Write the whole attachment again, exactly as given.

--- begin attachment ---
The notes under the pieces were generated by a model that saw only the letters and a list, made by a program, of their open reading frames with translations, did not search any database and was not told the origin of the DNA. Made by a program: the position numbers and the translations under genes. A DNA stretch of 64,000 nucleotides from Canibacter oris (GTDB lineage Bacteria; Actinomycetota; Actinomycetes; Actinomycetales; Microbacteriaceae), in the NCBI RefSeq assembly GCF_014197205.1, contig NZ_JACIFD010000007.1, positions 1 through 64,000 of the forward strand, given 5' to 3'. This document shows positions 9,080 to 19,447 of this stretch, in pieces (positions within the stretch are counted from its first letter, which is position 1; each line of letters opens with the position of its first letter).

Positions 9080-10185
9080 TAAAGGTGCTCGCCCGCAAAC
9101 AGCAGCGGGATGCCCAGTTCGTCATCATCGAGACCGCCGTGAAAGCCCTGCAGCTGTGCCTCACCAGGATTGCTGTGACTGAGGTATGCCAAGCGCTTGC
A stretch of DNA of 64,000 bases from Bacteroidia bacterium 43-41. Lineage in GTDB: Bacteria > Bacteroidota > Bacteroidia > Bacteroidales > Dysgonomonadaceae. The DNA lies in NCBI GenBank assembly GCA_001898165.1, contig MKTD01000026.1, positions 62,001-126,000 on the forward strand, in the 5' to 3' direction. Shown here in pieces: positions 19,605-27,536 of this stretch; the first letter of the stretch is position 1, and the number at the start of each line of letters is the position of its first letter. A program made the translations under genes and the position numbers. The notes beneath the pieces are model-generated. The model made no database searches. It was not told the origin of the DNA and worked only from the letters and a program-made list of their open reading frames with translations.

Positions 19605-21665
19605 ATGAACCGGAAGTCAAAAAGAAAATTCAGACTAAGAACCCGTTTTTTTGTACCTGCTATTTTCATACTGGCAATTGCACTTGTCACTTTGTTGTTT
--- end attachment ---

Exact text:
The notes under the pieces were generated by a model that saw only the letters and a list, made by a program, of their open reading frames with translations, did not search any database and was not told the origin of the DNA. Made by a program: the position numbers and the translations under genes. A DNA stretch of 64,000 nucleotides from Canibacter oris (GTDB lineage Bacteria; Actinomycetota; Actinomycetes; Actinomycetales; Microbacteriaceae), in the NCBI RefSeq assembly GCF_014197205.1, contig NZ_JACIFD010000007.1, positions 1 through 64,000 of the forward strand, given 5' to 3'. This document shows positions 9,080 to 19,447 of this stretch, in pieces (positions within the stretch are counted from its first letter, which is position 1; each line of letters opens with the position of its first letter).

Positions 9080-10185
9080 TAAAGGTGCTCGCCCGCAAAC
9101 AGCAGCGGGATGCCCAGTTCGTCATCATCGAGACCGCCGTGAAAGCCCTGCAGCTGTGCCTCACCAGGATTGCTGTGACTGAGGTATGCCAAGCGCTTGC
A stretch of DNA of 64,000 bases from Bacteroidia bacterium 43-41. Lineage in GTDB: Bacteria > Bacteroidota > Bacteroidia > Bacteroidales > Dysgonomonadaceae. The DNA lies in NCBI GenBank assembly GCA_001898165.1, contig MKTD01000026.1, positions 62,001-126,000 on the forward strand, in the 5' to 3' direction. Shown here in pieces: positions 19,605-27,536 of this stretch; the first letter of the stretch is position 1, and the number at the start of each line of letters is the position of its first letter. A program made the translations under genes and the position numbers. The notes beneath the pieces are model-generated. The model made no database searches. It was not told the origin of the DNA and worked only from the letters and a program-made list of their open reading frames with translations.

Positions 19605-21665
19605 ATGAACCGGAAGTCAAAAAGAAAATTCAGACTAAGAACCCGTTTTTTTGTACCTGCTATTTTCATACTGGCAATTGCACTTGTCACTTTGTTGTTT